The Patagonian cavy is one of the more docile exotic pets. These large rodents are distantly related to guinea pigs and can be similarly kept in indoor cages, albeit much bigger, when not under supervision. Cavies are not noisy animals, they don't mind being petted, and they can be quite affectionate with their owners. Despite their large teeth, they are not known as biters. Plus, they are diurnal animals, so it's easier to keep them on a typical human schedule than nocturnal exotic pets. Some owners can even train their cavies to use a litter box and walk on a leash. If you can't walk your cavy regularly, it is important to have a spacious and secure outdoor enclosure where your cavy can play.
Common Names: Patagonia cavy, mara, and dillaby
Scientific Name: Dolichotis patagonum
Adult Size: 18 inches; up to 35 pounds
Lifespan: 14 years in captivity
Can You Own a Pet Patagonian Cavy?
Many localities consider Patagonian cavies as rodents like hamsters and gerbils that can be privately owned as pets. Each state is different, though, and some may require a game breeder's license if you own more than one. As of 2020, only the state of Connecticut lists a "Patagonian mara" by name as being legal to own in the state. Other states where they are legal without requiring a permit include Oregon, Alabama, Washington, and Texas. States that ban them or require permits include California, Georgia, New Hampshire, Colorado, and Hawaii. Laws do change frequently, so check with your state and local municipality to find out if it is legal to own a Patagonian cavy.
Because cavies are generally legal to own and adapt well to life as domestic pets, it is considered ethical to own one as long as you provide adequate space, exercise, and a proper diet for your pet.
Things to Consider
As with any pet, cavies require attentive care from their owners. They also have their own unique needs that must be met to maintain a healthy, happy pet. Because cavies have a relatively long lifespan, similar to a domestic cat, you must be prepared to make a long-term commitment to owning one.
Patagonian Cavy Behavior and Temperament
In the wild, Patagonian cavies are typically active during the day, which makes them a better pet than a nocturnal animal.
Though naturally skittish, a cavy can become socialized and affectionate if raised from a young age with lots of attention and human contact. They are not prone to biting, and a well-socialized cavy might even enjoy regular snuggles and belly rubs.
Male cavies may scent mark their territory, which can include your house, with urine and anal gland secretions. Females are less likely to engage in scent marking, so they probably make the better pets for most households. Cavies prefer to live in male-female bonded pairs in the wild, but if your cavy gets plenty of attention from you, it will probably be quite content.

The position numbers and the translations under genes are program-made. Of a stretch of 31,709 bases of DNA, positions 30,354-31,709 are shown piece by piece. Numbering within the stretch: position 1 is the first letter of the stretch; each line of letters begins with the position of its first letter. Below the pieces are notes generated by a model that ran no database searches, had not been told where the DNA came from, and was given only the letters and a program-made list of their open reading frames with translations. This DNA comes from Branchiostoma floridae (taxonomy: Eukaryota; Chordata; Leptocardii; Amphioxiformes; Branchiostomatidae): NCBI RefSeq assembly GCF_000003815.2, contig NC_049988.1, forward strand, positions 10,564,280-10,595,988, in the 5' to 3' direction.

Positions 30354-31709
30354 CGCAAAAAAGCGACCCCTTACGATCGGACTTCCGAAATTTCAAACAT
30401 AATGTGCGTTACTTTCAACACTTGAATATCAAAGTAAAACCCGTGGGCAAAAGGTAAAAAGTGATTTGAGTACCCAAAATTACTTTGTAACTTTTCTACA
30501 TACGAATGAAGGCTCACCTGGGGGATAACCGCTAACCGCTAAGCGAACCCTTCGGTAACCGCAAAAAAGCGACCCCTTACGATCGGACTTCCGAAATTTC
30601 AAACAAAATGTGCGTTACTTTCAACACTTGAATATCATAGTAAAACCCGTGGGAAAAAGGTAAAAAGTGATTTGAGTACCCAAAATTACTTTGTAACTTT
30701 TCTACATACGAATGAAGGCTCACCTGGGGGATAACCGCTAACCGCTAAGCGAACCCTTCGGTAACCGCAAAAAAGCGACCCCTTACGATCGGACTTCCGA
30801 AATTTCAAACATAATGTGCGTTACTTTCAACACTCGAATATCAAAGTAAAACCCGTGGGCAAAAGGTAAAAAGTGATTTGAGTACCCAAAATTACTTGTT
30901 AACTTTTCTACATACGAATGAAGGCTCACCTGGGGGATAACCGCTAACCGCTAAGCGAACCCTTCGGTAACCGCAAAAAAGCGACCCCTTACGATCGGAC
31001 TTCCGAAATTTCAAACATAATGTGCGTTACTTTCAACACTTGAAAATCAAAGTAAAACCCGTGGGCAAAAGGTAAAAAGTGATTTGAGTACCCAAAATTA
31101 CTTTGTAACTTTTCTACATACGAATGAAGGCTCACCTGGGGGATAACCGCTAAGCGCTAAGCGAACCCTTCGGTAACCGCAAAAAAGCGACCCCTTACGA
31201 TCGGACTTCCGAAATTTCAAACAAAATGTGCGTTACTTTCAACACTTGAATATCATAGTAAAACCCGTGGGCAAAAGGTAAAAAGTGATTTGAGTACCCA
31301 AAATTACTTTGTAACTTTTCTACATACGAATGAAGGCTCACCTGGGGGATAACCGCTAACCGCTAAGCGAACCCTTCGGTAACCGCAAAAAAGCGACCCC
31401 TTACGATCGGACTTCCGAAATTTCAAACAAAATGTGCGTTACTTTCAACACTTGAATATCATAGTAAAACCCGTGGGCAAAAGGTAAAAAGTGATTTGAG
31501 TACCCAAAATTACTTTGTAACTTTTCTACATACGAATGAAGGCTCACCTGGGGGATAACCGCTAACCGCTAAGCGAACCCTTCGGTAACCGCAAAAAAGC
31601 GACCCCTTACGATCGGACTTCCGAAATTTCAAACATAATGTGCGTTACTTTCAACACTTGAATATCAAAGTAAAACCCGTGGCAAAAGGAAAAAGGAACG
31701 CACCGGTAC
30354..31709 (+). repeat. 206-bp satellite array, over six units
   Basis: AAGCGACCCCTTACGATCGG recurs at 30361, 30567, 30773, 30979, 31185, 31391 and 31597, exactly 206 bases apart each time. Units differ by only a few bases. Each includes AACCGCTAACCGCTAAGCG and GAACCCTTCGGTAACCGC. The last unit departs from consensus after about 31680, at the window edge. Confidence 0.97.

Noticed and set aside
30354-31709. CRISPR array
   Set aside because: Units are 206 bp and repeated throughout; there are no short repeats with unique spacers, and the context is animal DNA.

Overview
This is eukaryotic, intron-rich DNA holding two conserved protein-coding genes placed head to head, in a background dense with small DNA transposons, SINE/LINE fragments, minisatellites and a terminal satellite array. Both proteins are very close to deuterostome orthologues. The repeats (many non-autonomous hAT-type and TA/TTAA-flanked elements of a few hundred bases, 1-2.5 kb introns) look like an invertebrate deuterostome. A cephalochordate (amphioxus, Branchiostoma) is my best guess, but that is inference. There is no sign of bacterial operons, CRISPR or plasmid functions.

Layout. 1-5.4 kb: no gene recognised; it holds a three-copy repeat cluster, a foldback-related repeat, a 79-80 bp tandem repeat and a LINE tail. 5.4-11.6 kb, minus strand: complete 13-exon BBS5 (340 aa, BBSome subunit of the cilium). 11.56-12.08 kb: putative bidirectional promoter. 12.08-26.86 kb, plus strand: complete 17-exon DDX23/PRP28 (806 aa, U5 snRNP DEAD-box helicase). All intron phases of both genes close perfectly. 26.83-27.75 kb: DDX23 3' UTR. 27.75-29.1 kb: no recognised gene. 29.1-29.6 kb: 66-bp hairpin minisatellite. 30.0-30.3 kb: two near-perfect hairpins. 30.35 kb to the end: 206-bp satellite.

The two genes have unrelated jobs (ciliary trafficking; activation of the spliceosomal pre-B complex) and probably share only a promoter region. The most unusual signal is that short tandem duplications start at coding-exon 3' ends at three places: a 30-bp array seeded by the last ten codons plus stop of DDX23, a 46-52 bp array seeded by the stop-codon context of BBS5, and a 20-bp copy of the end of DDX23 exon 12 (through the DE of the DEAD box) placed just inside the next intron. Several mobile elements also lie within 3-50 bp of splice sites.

In the wild, Patagonian cavies are social animals that live in communities similar to prairie dog towns, which consist of many burrows. Usually, one pair of cavies inhabits each burrow. Because of their instinctive urge to burrow, they will also try to dig holes through flooring or furniture in your house. This behavior, as well as the fact they love to chew things, means that cavies should not be left unsupervised in a human home.
To house your cavy while you're not tending it, you'll need a secure enclosure that is large enough to comfortably contain your pet. If you don't have enough indoor space to accommodate a huge cage, then it's fine to build one outdoors as long as you provide an insulated "den" with heat lamps during cold weather.
The outdoor enclosure should be at least a 10-foot square with access to grass for grazing and a small dog house in which your pet can escape the elements. If the enclosure has no roof, then the perimeter fencing should be at least 7 feet high. Patagonian cavies have powerful hind legs; they can jump horizontally up to 6 feet high and run up to 25 miles an hour.
Specific Substrate Needs
Since Patagonian cavies are expert diggers, they will be inclined to dig into the ground or flooring of their enclosure, which requires extra measures to prevent their subterranean escape. Some people keep cavies in concrete-floor pens, but that prevents the animals from having access to grass. Another method is to bury a chain-link fence "floor" a few feet below the ground so that your cavy can graze and even dig without escaping.